The error signals from sensors 30 are fed to a computer 32 which provides signals for correcting the phase of the feed elements to compensate for detected distortion. Phase corrections are linear functions of relative feed displacement and reflector radius errors. Thus the computer could be a simple linear mixing matrix with proportional amplifiers to drive the phase correctors. Alternatively, a digital computer could be used, a typical example being the Bunker-Ramo BR-133.

One arrangement is illustrated in FIGURE 4, with computer 32 supplying correction signals to phase shifters 34 and 36 in a series connection with the feed elements. A parallel connected configuration, which might be more desirable for noise characteristics, is shown in FIGURE 5. The phase correctors could utilize varactor diodes, ferrite elements, or other devices with suitable noise characteristics and low loss.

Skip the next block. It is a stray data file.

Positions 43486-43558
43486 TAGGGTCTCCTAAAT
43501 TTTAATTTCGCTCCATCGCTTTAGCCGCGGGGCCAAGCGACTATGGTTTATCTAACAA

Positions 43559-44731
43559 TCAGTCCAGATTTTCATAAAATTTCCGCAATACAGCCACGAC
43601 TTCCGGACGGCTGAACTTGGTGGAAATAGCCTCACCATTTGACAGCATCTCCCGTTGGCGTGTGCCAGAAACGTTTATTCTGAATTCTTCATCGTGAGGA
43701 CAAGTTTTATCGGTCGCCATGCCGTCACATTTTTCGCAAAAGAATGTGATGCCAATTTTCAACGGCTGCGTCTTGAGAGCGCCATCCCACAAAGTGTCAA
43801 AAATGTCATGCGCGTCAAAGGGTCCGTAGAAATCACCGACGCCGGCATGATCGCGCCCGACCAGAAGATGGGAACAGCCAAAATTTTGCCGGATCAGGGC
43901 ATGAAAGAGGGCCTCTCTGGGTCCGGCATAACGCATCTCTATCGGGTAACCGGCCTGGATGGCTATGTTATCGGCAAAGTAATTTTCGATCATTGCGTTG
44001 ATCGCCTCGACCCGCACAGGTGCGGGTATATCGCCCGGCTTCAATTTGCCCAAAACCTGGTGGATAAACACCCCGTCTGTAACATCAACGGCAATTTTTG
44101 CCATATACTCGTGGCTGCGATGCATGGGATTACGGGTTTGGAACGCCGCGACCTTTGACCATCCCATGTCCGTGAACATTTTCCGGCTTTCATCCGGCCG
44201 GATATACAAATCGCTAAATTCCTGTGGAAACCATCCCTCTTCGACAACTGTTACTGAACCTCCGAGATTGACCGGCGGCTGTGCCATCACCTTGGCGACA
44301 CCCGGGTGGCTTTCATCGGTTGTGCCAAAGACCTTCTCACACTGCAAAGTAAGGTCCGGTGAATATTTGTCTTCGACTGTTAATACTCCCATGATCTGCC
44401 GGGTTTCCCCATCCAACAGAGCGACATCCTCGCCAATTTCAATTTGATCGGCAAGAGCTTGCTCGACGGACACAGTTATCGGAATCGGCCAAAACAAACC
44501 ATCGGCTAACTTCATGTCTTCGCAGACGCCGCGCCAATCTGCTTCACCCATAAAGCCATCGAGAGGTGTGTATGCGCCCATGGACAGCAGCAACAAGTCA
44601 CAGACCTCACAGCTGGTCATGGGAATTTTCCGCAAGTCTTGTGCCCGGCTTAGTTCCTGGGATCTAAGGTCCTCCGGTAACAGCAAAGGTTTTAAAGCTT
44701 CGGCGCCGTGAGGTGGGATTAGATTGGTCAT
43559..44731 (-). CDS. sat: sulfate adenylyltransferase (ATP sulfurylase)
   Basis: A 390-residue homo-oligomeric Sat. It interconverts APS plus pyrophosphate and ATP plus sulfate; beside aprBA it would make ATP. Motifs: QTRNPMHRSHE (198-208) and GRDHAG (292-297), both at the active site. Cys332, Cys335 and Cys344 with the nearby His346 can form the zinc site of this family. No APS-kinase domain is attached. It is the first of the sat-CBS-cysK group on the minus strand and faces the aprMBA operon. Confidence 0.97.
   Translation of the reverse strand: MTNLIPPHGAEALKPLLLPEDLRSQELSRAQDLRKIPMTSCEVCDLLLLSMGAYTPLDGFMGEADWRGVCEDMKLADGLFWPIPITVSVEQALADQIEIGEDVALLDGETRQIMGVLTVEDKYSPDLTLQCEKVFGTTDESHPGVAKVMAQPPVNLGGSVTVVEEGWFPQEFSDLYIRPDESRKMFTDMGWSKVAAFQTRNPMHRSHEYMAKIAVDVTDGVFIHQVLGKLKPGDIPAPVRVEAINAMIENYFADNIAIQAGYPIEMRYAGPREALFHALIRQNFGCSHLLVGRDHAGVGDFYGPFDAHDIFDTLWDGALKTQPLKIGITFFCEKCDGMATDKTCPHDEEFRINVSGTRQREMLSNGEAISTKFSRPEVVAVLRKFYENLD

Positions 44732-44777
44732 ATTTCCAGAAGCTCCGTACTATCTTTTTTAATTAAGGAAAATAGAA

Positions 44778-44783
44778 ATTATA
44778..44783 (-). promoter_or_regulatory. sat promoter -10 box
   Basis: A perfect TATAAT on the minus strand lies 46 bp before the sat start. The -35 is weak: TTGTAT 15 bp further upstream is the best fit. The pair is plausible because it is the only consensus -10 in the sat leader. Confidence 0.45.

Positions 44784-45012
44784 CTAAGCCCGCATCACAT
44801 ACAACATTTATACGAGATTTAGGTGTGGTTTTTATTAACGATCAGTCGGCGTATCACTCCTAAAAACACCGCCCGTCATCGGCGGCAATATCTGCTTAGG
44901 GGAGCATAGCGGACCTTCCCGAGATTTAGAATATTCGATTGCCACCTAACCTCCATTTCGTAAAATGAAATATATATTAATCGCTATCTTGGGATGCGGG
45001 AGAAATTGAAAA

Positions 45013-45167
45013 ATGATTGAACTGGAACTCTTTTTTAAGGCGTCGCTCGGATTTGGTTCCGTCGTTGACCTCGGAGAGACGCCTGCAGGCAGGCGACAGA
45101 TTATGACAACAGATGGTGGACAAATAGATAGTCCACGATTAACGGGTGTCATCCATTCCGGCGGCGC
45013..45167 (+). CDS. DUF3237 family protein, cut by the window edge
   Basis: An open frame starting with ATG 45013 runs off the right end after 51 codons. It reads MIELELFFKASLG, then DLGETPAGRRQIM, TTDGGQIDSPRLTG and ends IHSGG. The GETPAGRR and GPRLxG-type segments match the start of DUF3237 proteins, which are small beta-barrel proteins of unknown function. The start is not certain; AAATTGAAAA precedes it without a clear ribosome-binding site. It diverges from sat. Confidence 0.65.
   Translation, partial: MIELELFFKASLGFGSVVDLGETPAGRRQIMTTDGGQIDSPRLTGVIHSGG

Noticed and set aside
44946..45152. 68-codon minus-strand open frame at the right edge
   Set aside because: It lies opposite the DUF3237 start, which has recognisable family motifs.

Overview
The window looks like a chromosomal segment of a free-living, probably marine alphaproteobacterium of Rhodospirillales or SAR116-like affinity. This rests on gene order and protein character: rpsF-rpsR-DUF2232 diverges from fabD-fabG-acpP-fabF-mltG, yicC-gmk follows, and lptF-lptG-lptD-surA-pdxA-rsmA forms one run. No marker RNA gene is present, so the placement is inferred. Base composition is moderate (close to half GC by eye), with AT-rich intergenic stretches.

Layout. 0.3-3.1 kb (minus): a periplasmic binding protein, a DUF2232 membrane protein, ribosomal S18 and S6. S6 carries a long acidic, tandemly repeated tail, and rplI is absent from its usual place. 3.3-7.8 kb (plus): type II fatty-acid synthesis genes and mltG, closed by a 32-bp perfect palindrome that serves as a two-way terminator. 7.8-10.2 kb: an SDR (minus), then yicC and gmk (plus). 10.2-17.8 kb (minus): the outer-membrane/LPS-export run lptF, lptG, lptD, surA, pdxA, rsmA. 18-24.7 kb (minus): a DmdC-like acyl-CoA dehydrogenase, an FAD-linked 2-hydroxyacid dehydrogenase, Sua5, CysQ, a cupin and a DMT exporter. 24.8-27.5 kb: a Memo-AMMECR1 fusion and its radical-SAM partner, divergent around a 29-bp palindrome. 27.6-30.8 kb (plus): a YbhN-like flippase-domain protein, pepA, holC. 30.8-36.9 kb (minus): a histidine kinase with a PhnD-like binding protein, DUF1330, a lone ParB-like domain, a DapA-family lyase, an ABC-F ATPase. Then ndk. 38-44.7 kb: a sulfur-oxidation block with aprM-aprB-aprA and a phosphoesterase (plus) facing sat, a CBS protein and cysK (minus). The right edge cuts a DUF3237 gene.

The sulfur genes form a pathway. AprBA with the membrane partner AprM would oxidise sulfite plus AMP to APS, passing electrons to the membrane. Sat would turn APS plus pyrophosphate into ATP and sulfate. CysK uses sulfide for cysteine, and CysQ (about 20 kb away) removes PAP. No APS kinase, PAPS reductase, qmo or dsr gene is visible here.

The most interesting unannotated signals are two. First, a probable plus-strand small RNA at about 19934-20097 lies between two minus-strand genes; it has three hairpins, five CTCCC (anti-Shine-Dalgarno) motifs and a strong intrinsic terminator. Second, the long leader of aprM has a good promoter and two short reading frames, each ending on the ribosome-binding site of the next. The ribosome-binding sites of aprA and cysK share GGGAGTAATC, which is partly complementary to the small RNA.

In order to base the distortion on a fixed axis of reference, the alignment head 16 is coaxial with the feed 12 on the spherical axis of reflector 10. To detect any deviation of the feed relative to the alignment head, an additional mirror 22 is mounted on the feed to reflect a. slit image back to a sensor in the optical system.

The reference axis is established in the initial boresighting of the antenna, which is usually accomplished by mounting an optical telescope 38 in axial alignment on the spherical axis of the antenna. The telescope is then pointed at a known substantially point source of combined optical and radio frequency radiation, such as a stellar object. The antenna can then be aligned to the source viewed in the optical telescope, so providing a common axis of reference based on the spherical axis of the reflector, the boresighting technique being well known.